Dunkin' Brands and our franchisees have long-standing productive relationships with many of the lenders with whom we work. Collectively, we have weathered tough times before as many have conducted business with our franchisees for more than 30 years. Early on, we began hosting multiple calls with our franchisee lender banks, reminding them of the small business nature of our franchisees and that in conjunction with what we were committed to do from a franchisor perspective, they would also need their partnership. Most lenders have been extremely supportive, many deferring principal and/or interest payments, extending lines of credit when requested and continuing to lend to franchisees who choose to advance with their remodels and new store development.
We have also been in constant contact with our franchisees and have engaged external experts to help them navigate areas, such as approaching landlords and to request rent relief, managing staffing levels, determining what operating hours would be best for their restaurant given their individual circumstances, adhering to local government regulations and accessing federal assistance.
Additionally, we've been in frequent communication with our franchisees on the CARES Act and the potential support and benefits that they were eligible to access. Throughout the process, we have continued to work closely with our franchisees to ensure that they are well-educated on the loan application process, had the proper information on hand as required to apply for the loans and are prepared to manage their payroll and occupancy data to ensure they maximize the benefits of the programs.
While we don't typically discuss the average Dunkin' U.S. franchisee, I think it's important to give some more color around their cash flow. We expect that the average traditional Dunkin' restaurant franchisee's operating cash flow for the full year will be down significantly as a result of depressed sales.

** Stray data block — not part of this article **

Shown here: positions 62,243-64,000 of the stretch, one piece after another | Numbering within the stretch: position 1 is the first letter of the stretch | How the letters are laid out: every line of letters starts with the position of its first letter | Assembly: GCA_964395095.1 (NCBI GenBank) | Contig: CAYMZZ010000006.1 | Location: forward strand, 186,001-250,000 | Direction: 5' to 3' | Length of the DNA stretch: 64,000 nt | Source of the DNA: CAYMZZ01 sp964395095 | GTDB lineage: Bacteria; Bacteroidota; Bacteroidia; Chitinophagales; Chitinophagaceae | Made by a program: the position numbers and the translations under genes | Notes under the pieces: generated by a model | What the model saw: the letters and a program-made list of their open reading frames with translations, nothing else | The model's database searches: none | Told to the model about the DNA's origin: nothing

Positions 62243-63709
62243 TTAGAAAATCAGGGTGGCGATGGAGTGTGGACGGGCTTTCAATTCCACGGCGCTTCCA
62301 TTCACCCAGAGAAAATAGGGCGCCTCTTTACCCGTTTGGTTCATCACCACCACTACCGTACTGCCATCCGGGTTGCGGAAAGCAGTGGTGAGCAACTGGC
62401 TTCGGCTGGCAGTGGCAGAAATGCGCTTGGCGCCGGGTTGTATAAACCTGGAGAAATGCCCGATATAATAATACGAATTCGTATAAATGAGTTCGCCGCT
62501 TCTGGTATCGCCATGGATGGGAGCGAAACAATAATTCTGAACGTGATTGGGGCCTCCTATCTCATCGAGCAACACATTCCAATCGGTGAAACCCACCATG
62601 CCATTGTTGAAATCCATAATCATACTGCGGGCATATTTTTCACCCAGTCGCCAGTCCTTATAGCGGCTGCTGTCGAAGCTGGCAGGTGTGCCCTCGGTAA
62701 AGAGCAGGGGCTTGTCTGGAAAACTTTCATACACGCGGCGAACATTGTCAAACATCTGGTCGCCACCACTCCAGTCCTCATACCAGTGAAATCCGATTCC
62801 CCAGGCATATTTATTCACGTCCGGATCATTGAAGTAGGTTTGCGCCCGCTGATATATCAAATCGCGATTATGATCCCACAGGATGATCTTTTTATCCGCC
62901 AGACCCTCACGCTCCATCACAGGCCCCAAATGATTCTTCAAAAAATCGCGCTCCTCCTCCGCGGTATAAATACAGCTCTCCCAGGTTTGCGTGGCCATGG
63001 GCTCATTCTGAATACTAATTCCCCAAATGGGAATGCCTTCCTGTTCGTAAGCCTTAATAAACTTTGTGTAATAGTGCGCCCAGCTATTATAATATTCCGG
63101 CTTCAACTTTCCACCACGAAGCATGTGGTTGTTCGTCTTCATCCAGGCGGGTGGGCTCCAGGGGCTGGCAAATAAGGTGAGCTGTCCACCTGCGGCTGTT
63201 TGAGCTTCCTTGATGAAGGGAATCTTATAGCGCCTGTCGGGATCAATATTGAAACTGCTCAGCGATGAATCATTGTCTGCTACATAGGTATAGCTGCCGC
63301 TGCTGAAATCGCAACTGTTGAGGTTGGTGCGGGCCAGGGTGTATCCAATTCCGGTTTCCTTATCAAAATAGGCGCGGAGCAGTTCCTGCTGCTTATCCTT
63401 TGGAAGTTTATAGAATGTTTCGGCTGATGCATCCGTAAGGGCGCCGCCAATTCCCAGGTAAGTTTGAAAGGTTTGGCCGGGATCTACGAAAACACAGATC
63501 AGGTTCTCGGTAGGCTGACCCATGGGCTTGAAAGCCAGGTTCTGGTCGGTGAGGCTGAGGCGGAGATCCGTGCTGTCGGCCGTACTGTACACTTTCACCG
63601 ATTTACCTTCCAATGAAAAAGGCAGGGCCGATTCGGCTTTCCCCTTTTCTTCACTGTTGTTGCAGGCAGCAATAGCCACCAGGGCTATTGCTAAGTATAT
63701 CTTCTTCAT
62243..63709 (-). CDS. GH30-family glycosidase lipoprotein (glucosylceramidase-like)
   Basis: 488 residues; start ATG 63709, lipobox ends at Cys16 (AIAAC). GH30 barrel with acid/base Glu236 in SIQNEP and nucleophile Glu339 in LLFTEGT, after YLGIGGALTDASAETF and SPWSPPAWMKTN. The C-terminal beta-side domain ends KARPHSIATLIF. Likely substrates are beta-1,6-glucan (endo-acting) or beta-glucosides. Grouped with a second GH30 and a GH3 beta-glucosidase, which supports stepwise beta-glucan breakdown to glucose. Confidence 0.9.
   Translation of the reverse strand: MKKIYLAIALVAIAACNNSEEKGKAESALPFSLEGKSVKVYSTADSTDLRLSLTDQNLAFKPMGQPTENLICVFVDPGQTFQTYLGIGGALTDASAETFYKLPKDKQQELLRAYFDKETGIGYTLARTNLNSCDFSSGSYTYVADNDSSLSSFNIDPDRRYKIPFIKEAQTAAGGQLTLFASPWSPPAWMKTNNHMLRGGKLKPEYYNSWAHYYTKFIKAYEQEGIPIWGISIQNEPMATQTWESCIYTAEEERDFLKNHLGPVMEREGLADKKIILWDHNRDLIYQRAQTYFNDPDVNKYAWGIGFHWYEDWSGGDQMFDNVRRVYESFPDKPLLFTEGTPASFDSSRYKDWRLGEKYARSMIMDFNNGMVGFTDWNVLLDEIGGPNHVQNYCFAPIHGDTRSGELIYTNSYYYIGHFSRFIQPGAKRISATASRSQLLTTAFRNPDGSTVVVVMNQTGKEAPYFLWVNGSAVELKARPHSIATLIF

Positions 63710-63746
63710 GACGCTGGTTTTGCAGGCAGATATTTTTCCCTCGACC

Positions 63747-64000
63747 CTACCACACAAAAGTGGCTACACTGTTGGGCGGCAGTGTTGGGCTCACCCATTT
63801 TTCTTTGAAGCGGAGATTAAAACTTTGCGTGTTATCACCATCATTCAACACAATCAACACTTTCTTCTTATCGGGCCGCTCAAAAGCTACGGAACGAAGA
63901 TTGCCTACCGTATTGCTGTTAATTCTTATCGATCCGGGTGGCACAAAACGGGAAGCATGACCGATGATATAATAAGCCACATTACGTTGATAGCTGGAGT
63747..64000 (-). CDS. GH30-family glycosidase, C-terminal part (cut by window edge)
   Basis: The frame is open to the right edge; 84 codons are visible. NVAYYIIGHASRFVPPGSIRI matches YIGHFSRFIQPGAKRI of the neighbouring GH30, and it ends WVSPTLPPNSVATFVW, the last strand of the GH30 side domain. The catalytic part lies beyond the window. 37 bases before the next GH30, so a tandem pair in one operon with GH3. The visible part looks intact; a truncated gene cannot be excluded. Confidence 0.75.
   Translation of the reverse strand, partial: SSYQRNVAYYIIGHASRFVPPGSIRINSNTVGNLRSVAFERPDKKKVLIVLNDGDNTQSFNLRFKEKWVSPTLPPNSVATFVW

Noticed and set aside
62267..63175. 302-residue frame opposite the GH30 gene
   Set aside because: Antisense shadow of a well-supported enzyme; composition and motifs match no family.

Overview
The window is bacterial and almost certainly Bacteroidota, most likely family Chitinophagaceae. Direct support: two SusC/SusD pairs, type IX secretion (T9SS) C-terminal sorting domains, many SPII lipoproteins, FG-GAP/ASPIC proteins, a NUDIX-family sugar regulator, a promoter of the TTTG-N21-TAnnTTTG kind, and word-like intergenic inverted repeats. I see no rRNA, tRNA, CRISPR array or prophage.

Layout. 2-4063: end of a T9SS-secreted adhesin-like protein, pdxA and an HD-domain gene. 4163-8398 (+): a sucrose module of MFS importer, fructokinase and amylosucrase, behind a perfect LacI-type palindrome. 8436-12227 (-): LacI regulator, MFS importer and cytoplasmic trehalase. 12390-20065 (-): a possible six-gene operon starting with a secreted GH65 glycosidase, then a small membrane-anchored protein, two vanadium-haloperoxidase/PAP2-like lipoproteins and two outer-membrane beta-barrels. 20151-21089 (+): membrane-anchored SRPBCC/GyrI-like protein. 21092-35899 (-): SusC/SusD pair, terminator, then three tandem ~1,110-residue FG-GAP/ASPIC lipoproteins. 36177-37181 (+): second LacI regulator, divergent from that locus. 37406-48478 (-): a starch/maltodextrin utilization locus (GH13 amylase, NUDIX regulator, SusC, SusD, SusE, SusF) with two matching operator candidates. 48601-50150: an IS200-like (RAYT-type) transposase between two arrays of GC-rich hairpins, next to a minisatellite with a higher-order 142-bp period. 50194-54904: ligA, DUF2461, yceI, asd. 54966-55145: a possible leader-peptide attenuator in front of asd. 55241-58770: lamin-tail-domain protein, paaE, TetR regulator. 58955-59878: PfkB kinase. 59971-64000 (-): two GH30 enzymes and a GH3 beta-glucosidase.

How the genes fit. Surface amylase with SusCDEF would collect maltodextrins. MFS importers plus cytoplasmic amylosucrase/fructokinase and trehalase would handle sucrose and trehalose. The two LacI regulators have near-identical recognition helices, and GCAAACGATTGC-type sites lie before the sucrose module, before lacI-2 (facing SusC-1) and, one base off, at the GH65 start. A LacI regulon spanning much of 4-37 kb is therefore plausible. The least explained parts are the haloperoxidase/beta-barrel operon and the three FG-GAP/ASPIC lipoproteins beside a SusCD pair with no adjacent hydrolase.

However, the majority of our franchisees quickly flexed operating hours, payroll and food costs to match comp trends and reduce operating cost and capital expenditures as much as possible. Keeping all fixed costs the same, then layering in the funding the average franchisee could receive from the CARES Act programs, we anticipate franchisee operating cash flow by the end of fiscal 2020 to approximate 80% of where we expected it to be at the beginning of the year, even with significantly lower sales projections. The 80% reflects a representative estimate for a traditional Dunkin' stand-alone restaurant that receives government assistance. This estimate also does not include any other relief that our franchisees may receive from their banks landlords or vendors.
It's also worth noting that the CARES Act included a retroactive technical correction to the depreciation treatment of qualified improvement property that was missed in the original tax overhaul. The correction allows franchisees to take 100% depreciation on qualified remodels completed in 2018 and 2019 immediately, as opposed to depreciating them over 39 years. We expect the average franchisee who completed remodels in those years to amend their fiscal 2018 tax returns and apply the correction to remodels within their 2019 tax returns. We estimate that this will result in additional cash benefit of approximately $10,000 to $40,000 per remodel.
Given these measures and the flexibility on the timing of franchisee capital expenditure commitments, such as the purchase of equipment, remodels and new restaurant builds, we are very confident in the financial health of our franchisees. In closing strong franchisee relationships will get us through this crisis. We're all in this together. We've got each other's back.
Now, I'll turn it back to the operator for Q&A. Operator?
Certainly. [Operator Instructions] Our first question comes from the line of John Ivankoe from JPMorgan. Your question, please.
Hi. Thank you so much. I hope everyone is well. Yes, I just wanted to talk about some of the franchise economics, if I could. Even at your down 20% same-store sales, I would think that most of your franchisees would make money at the store level, make cash at the store level, maybe even relative to some other companies a substantial amount of money at the store level. So, just kind of walk us through what you see franchise store level breakeven is here, I guess, relative to 2019 average unit volume. And I guess using that as a starting point, talk about whether deferral of rents, deferral of royalties, something that you would anticipate having to do at all going forward, I guess, is the first point.